This question has been asked before, and I have answered it in this, The Fluxus Blog, before. But that was a long time ago, and the question, “What is Fluxus” continues to be asked.
For readers looking for a simple answer, contemporary Fluxus artist, Allan Revich has summarized Fluxus into just four characteristic ideas:
Four Fluxus Characteristics
- Fluxus is an attitude. It is not a movement or a style.
- Fluxus is Intermedia. Fluxus creators like to see what happens when different media intersect. They use everyday found objects, sounds, images, and texts to create new combinations of objects, sounds, images, and texts.
- Fluxus works are simple. Art is small, texts are short, and performances are short.
- Fluxus is fun. Humour has always been an important element in Fluxus.
While these four principles are not absolute, they represent an excellent shorthand to understanding Fluxus.
For readers interested in learning more about the dual nature of Fluxus, please read on.
The answer to “What is Fluxus” has two parts:
Part One: Fluxus as an Idea
Fluxus cofounder, Dick Higgins saw Fluxus as an idea, a way of being in the world. It was more that a movement, and more than a group of specific artists. He elaborated this point of view very concisely in his short paper, “A Child’s History of Fluxus“.
Higgins explicitly rejected a notion that limited Fluxus to a specific group of people who came together at a specific time and place. Dick wrote, “Fluxus is not a moment in history, or an art movement. Fluxus is a way of doing things, a tradition, and a way of life and death.”Ken Friedman, Forty Years of Fluxus (1998, 2002)
Ken Friedman expanded on Higgin’s ideas and described Fluxus as “laboratory” characterized by 12 ideas:
12 Ideas of Fluxus
- the unity of art and life,
- presence in time, and
These 12 ideas are described fully in Ken Friedman’s article, Forty Years of Fluxus.
The artist and art historian, Owen Smith, has published extensively on the subject of Fluxus as an Attitude. His book Fluxus: History of an Attitude, is highly recommended.
Part Two: Fluxus as a Group of Artists
The Fluxus Movement began in the early 1960s, founded by George Maciunas and Dick Higgins, and built on ideas first articulated by artists like John Cage and La Monte Young, both of whom are primarily known as composers. There was significant influence from the Dada movement of the early 20th century, and from ideas circulating at Black Mountain College in the late 1950s.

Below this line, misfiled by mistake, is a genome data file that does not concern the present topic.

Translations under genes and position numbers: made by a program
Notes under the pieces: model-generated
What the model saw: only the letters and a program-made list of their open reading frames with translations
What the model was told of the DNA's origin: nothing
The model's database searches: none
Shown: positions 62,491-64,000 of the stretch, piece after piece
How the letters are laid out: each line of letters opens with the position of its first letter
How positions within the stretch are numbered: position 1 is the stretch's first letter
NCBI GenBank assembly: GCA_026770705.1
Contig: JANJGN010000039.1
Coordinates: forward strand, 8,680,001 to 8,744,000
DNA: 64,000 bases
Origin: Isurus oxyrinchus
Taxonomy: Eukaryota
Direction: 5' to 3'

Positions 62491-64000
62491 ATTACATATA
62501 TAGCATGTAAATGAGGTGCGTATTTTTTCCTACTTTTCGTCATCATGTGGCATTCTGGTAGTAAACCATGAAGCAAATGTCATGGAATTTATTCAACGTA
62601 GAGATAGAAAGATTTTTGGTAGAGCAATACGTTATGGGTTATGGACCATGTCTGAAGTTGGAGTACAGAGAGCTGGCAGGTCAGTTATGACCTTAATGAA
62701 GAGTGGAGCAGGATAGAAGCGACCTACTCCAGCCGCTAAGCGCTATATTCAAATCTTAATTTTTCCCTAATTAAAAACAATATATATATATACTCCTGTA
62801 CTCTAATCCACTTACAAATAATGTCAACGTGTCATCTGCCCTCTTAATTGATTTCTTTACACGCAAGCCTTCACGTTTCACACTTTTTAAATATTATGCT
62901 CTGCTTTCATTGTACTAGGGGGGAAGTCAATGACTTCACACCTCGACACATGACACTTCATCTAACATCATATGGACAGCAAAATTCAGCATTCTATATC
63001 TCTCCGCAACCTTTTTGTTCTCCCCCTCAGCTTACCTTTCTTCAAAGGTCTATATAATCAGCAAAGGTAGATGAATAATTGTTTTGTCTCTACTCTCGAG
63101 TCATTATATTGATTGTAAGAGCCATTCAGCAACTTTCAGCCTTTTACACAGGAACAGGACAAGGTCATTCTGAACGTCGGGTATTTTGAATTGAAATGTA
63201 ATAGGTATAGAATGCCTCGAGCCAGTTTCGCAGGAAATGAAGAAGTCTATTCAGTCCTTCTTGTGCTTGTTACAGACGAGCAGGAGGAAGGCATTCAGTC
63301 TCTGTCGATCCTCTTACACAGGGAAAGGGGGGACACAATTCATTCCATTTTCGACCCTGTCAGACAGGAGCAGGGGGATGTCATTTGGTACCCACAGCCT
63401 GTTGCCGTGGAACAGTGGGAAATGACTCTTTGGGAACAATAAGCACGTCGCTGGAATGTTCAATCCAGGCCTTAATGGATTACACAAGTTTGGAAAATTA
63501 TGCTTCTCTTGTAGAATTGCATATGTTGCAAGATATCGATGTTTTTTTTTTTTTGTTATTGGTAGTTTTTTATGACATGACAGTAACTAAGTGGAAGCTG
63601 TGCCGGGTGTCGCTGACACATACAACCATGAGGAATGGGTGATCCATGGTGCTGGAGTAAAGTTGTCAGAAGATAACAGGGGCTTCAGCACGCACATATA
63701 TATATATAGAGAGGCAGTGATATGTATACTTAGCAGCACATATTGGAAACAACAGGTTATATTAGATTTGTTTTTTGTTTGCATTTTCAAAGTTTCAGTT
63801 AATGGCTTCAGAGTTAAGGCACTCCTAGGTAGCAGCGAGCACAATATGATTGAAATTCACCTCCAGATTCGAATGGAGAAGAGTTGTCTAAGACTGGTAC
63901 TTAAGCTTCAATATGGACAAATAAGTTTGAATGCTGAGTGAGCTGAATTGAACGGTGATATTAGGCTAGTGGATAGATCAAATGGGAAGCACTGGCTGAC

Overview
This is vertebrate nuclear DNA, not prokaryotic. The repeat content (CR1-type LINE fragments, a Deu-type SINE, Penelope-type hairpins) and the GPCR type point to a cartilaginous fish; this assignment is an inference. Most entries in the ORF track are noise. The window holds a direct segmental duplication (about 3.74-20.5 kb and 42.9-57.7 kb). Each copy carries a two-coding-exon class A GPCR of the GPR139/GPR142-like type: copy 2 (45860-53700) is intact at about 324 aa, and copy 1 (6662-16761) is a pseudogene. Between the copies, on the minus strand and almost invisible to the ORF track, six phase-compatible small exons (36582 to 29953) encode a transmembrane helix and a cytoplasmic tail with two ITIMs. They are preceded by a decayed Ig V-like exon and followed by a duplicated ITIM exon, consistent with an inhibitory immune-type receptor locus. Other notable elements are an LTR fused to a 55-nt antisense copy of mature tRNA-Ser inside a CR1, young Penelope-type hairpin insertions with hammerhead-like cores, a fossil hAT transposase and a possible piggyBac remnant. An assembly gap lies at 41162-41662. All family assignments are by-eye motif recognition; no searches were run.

A number of other contemporary events are credited as either anticipating Fluxus or as constituting proto-Fluxus events. The most commonly cited include the series of Chambers Street loft concerts, in New York, curated by Yoko Ono and La Monte Young in 1961, featuring pieces by Yoko Ono, Jackson MacLow, Joseph Byrd, and Henry Flynt; the month-long Yam festival held in upstate New York by George Brecht and Robert Watts in May 1963 with Ray Johnson and Allan Kaprow (the culmination of a year’s worth of Mail Art pieces); and a series of concerts held in Mary Bauermeister‘s studio, Cologne, 1960–61, featuring Nam June Paik and John Cage among many others. It was at one of these events in 1960, during his Etude pour Piano, that Paik leapt into the audience and cut John Cage’s tie off, ran out of the concert hall, and then phoned the hall’s organisers to announce the piece had ended. As one of the movement’s founders, Dick Higgins, stated:Wikipedia entry for Fluxus (accessed Nov. 11, 2020
Maciunas especially, believed that he was creating a movement that was club-like. He was famous for pronouncing which artists in his circle were either “in” or “out”. This has had some significant effects on the perceptions of Fluxus after his death. Fluxus cofounder Dick Higgins saw Fluxus somewhat differently. He (and many of his contemporaries) saw Fluxus as an Idea. An idea not bounded by dates in time or membership lists.
The artists active in Fluxus today share the idea of Fluxus as an Idea.